SSCB petitions SC over Lodha panel report removing voting rights
The defence ministry has petitioned the Supreme Court against the Justice RM Lodha committee’s recommendation to overhaul the BCCI, saying the panel has demoted its sports board from a full-fledged voting member to an associate member without voting rights.cricket Updated: Mar 17, 2016 11:11 IST
The defence ministry has petitioned the Supreme Court against the Justice RM Lodha committee’s recommendation to overhaul the BCCI, saying the panel has demoted its sports board from a full-fledged voting member to an associate member without voting rights.
Asking the top court to hear it before giving any final decision on objections by the BCCI and other state cricket bodies to the committee’s report, the Services Sports Control Board (SSCB) said the Lodha panel’s conclusions do not reflect the reasons for arriving at the decision. The SSCB, however, clarified that it was not against the court’s efforts to improve the sport’s governance, but its role in the BCCI should not be reduced to that of a non-participating member.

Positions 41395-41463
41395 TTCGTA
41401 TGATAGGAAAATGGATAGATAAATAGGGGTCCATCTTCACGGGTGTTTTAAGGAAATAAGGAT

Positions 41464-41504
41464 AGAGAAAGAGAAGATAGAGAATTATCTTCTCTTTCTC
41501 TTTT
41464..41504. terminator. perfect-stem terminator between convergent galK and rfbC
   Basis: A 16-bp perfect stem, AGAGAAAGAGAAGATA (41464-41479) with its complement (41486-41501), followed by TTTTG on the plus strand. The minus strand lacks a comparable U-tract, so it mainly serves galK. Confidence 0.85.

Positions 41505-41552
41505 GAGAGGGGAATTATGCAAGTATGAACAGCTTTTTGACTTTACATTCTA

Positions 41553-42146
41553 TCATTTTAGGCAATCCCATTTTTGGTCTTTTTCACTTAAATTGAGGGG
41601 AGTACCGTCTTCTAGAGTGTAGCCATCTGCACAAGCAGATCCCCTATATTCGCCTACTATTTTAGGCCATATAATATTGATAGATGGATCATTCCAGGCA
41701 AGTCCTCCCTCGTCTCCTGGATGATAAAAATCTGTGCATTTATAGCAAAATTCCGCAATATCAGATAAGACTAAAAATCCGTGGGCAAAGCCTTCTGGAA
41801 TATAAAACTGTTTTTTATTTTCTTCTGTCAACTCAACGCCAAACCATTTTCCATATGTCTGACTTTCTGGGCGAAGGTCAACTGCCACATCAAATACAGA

SSCB is a founding member of the BCCI as well as the Indian Olympic Association. It is an apex armed forces sports body that administers, promotes and controls sports for the defence services personnel. According to its application before the top court, no one has been appointed twice as SSCB president or secretary.
It was an important full member of BCCI’s North Zone and has a say in the cricketing affairs of services players within the BCCI set-up, SSCB told the Supreme Court. As a full-fledged BCCI member, the SSCB stated, Justice Lodha should have given it a hearing. “The applicant was neither consulted nor questioned,” read the application.
“Committee (Justice Lodha) has demoted existing full members and their vested rights of membership have been adversely affected without following the principles of natural justice,” the SSCB contended. It has argued that allowing voting rights does not give advantage to any particular state or BCCI office-bearer. Full voting rights in a sports body was important for the SSCB for its effective participation in the administration of such organisations, it added.
The application is likely to come up for hearing on Friday. The Supreme Court had on March 3 made it clear that it shall not refer the matter back to the Justice Lodha panel, after BCCI and the state bodies asked for a fresh hearing. “We will not allow you to prolong or filibuster the recommendations,” the bench had said.